The emergence and the dissemination of multi-drug resistant bacteria constitute a major public health issue. Among incriminated Gram-negative bacteria (GNB), Pseudomonas aeruginosa has been designated by the WHO as a critical priority threat. This pathogen is responsible for various nosocomial infections, usually lethal for patients suffering from cystic fibrosis. Its ability to establish biofilms reinforces its virulence and intrinsic drug resistance. Its pathogenicity is orchestrated by the Quorum Sensing (QS) that refers to bacterial communication systems. This sophisticated coordination network relies on the secretion and perception of small signalling molecules called autoinducers (AIs). The extracellular concentration of AIs acts as a population density indicator. The biomass growth provokes an increased release of AIs inducing the expression of QS-associated genes via the activation of specific transcription factors. This stimulation ensures the biosynthesis of essential proteins for the synchronisation of bacteria colonies regarding the environmental conditions and especially those implicated in the virulence pathways. Three interconnected QS circuits regulate P. aeruginosa pathogenicity. Taking into account the widespread occurrence of N-acyl-homoserine lactone (AHL)-mediated communication las and rhl systems in GNB, the third species-specific pqs network appears as a pool of promising therapeutic targets for the development of inhibitors. The main AI of this circuit is the 2-heptyl-3-hydroxy-4(1H)-quinolone named Pseudomonas quinolone signal (PQS) that activates the PqsR transcriptional regulator.(1)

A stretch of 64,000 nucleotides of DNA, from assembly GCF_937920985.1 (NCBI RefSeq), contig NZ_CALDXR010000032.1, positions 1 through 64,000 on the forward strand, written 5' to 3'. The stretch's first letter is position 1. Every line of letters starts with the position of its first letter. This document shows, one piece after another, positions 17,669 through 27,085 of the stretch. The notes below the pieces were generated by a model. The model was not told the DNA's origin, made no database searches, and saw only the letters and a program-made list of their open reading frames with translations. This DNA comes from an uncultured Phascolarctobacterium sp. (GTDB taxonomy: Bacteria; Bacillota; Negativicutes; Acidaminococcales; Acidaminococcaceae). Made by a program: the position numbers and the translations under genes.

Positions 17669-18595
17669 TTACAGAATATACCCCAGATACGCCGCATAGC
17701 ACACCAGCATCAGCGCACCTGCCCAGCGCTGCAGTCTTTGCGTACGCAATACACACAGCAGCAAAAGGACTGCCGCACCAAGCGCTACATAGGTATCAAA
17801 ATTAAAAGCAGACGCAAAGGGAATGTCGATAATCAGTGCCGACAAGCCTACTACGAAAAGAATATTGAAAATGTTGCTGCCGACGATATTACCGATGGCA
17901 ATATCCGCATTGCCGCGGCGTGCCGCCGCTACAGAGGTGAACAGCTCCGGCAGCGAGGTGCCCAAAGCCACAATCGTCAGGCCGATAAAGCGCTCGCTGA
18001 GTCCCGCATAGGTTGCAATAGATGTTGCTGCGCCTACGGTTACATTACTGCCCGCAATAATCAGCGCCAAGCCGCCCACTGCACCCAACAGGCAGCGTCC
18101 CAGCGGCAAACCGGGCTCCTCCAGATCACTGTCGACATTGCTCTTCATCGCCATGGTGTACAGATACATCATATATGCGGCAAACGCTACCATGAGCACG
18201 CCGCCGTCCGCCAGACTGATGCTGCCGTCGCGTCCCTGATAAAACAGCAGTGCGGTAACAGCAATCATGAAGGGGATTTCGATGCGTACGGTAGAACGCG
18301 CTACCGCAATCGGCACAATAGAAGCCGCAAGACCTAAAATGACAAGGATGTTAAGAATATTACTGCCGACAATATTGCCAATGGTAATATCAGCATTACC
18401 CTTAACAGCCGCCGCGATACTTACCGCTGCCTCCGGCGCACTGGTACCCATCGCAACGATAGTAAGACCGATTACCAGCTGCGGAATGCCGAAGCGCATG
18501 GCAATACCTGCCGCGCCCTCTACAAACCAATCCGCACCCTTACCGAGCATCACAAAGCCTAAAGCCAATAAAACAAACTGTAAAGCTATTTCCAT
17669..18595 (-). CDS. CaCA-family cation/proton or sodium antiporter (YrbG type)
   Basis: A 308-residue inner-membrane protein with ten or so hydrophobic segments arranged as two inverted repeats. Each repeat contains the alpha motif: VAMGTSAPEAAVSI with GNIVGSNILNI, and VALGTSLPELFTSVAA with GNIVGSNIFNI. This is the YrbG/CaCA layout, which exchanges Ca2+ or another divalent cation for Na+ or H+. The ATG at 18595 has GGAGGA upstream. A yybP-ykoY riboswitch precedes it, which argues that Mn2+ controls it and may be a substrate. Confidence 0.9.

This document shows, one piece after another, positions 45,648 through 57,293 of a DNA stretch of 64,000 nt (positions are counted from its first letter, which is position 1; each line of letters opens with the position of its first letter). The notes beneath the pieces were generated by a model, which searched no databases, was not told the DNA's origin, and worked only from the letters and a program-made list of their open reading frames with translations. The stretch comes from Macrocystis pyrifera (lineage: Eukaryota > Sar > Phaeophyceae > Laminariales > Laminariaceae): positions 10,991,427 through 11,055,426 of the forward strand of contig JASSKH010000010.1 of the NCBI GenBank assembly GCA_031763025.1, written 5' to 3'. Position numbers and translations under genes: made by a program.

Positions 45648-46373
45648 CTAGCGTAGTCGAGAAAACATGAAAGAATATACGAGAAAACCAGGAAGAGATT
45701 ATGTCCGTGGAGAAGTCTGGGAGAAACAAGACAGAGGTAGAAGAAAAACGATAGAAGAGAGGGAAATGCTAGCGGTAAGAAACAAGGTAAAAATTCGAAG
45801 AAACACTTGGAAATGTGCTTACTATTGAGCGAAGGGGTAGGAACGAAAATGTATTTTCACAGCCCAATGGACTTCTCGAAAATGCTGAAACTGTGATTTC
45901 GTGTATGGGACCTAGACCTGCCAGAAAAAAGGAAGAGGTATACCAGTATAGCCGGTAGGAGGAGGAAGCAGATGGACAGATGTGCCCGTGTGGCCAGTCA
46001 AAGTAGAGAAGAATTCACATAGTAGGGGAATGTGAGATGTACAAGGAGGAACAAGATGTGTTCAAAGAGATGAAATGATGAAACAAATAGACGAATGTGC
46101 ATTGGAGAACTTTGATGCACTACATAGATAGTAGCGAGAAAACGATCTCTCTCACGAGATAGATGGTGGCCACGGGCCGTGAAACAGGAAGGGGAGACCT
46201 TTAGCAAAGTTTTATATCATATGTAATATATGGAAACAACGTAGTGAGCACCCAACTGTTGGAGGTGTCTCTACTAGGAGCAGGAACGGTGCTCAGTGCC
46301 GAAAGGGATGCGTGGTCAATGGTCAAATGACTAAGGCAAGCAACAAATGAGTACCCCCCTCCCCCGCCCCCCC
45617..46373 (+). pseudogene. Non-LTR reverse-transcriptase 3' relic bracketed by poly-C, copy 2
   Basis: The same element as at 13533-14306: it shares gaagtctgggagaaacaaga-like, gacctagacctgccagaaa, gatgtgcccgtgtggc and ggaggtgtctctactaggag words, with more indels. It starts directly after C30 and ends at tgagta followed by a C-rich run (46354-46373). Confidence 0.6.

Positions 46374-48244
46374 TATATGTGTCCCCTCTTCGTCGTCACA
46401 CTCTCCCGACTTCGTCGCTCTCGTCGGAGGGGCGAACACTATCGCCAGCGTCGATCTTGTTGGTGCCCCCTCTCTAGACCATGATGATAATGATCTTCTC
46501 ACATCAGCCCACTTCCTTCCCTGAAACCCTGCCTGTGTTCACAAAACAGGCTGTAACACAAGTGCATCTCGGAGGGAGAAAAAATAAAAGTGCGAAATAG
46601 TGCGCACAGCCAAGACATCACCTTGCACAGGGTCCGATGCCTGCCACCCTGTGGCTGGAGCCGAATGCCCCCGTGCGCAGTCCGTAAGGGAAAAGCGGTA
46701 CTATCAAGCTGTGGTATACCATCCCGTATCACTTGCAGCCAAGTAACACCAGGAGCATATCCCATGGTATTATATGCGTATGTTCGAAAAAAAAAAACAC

In the last decades, the interest of a quorum silencing pharmacological approach has emerged. Indeed, the selective pressure put on sensitive bacteria by conventional antimicrobial molecules causing their death promotes resistant strain survival. Non-bactericidal anti-virulence agents (AVAs) could increase pathogen sensibility to the host immune system response in monotherapy. In combination therapy, they could restore the efficiency of current ATBs by inhibiting the formation of the hermetic barrier provided by biofilms.(1) A benzamide-benzimidazole hybrid discovered by Starkey et al. appears as one of the most promising PqsR inhibitor in preclinical stage.(2) It revealed the best anti-virulence activity among all reported in literature with efficient anti-pyocyanin and anti-biofilm properties (IC50s of 300 nM and 1 µM, respectively). With this in mind, our team has recently developed a novel family of 2-heteroaryl-4-quinolones as AVAs. The synthesis pathways, but also the physicochemical and biological evaluations of these compounds (intrinsic antibiotic and anti-virulence properties) will be described in the presentation.
References : (1) Duplantier, M.; Lohou, E.; Sonnet, P. Quorum Sensing Inhibitors to Quench P. aeruginosa Pathogenicity, Pharmaceuticals 2021, 14, 1262; doi:10.3390/ph14121262 ; (2) Starkey, M.; Lepine, F.; Maura, D.; Bandyopadhaya, A.; Lesic, B.; He, J.; Kitao, T.; Righi, V.; Milot, S.; Tzika, A.; et al. Identification of Anti-Virulence Compounds That Disrupt Quorum-Sensing Regulated Acute and Persistent Pathogenicity, PLoS Pathog. 2014, 10, e1004321, doi:10.1371/journal.ppat.1004321.
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